Repair work to damaged roads and bridges in the Seward area continues this week as the region works to recover from last week’s severe flooding.
According to the borough, emergency crews are focusing attention on the most immediate needs to establish safe access to areas cut off by flood damage.
General maintenance work will likely begin in the next few days and address rough area roads, the borough said in a press release Monday. Motorists are being asked to drive with caution.
In an effort to hasten the cleanup of flood debris, Mayor John Williams last week signed an executive order waiving fees at the Seward Solid Waste Transfer Site.
“This is a temporary waiver of fees and applies only to flood debris,” said Bill Popp, special assistant to Mayor Williams and public information officer for the borough’s emergency response.
Residents are being asked not to bring hazardous waste to the transfer site at this time. A special hazardous waste collection day will be advertised within the next few weeks, the borough said.
Even as area residents try to dig out from under flood debris, the National Weather Service was predicting still more rain Monday and Tuesday.
Gov. Frank Murkowski signed a State Disaster Declaration on Saturday for the stricken regions of Southcentral Alaska.
According to a state press release, the declaration will make state resources and funding available for recovery efforts.
The declaration allows the governor to spend up to $1 million for response, management and repairs. It also will qualify the emergency for federal assistance following a federal disaster declaration. That declaration would have to be approved by President George W. Bush.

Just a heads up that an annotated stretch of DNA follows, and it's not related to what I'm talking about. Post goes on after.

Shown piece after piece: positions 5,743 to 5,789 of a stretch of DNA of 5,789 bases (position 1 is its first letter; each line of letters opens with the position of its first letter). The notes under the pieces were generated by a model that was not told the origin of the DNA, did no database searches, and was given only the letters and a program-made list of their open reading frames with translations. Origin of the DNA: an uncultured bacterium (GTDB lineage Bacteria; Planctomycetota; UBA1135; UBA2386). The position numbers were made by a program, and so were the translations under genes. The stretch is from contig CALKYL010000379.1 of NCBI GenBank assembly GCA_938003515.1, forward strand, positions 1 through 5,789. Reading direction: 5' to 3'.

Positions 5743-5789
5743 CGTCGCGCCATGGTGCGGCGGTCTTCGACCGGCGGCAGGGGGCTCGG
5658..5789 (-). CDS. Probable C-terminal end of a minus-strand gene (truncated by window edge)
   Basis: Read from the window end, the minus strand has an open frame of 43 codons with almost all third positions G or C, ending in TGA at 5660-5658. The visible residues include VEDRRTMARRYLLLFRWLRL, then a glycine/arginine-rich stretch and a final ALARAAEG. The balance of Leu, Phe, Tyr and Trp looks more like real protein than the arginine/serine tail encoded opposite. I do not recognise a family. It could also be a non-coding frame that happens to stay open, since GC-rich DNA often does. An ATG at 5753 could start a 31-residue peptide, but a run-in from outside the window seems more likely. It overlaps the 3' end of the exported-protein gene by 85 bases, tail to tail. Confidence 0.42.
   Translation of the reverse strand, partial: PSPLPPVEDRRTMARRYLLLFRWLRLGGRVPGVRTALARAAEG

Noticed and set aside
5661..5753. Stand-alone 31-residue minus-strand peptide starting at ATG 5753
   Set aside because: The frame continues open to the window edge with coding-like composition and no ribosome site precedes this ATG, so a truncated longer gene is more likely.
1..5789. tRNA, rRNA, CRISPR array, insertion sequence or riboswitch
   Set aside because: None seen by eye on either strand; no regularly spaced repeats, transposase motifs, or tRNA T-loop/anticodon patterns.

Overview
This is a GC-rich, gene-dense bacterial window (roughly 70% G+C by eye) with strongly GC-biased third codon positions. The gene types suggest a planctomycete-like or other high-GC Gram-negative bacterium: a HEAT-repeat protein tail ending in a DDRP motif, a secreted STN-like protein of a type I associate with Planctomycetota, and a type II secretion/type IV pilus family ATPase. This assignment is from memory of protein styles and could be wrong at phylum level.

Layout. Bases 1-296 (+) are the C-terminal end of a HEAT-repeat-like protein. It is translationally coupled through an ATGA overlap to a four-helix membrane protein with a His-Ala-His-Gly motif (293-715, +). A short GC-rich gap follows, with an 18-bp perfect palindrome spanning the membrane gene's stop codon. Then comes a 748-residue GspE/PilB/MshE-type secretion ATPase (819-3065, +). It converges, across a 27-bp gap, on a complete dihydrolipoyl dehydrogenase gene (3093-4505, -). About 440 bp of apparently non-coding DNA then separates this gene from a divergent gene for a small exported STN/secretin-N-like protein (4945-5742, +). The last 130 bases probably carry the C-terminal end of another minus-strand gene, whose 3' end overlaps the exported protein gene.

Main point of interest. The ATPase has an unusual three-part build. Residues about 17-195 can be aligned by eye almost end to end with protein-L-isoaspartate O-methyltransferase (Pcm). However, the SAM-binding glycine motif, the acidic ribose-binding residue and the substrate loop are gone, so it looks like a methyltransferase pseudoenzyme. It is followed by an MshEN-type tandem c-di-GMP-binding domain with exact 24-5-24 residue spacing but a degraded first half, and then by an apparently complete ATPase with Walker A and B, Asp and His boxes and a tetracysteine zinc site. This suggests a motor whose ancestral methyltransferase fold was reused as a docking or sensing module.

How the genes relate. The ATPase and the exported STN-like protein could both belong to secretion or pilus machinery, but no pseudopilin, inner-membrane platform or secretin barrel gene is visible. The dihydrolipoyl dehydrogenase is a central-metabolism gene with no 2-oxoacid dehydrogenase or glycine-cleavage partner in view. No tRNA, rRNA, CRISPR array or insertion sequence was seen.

More immediately, the state declaration will allow the Alaska Department of Transportation and Public Facilities to expedite work on the highways, bridges and drainage systems damaged by the storm, state officials said.
Meanwhile, Seward city crews shifted their focus from Lowell Point Road to emergency protective measures at Barwell, Chiswell and Phoenix streets, portions of which remained closed Monday, the borough said. Lowell Point Road will remain closed from 8 a.m. to 6 p.m. until further notice, except for emergencies, while cleanup work continues there.
Seward officials said they hope to have power restored to portions of Old Mill Subdivision sometime Monday.
A contractor has been hired to facilitate emergency protective measures for the Shellfish Hatchery.
Assembly President Ron Long, who represents the Seward area, said efforts had moved from first response to recovery, and that people appeared to be working well together.
“We’re still trying to get a handle on what the damage amounts to, have access restored and to get people back to their homes,” he said.
Seward is still awaiting a federal declaration, but Long said he expects that to occur shortly.
“FEMA (Federal Emergency Management Agency) teams are expected this week,” Long said. “They’ll measure the damage to roads and bridges on the public assistance side, and to homes and businesses on the individual assistance side.”
Hal Spence can be reached at email@example.com.
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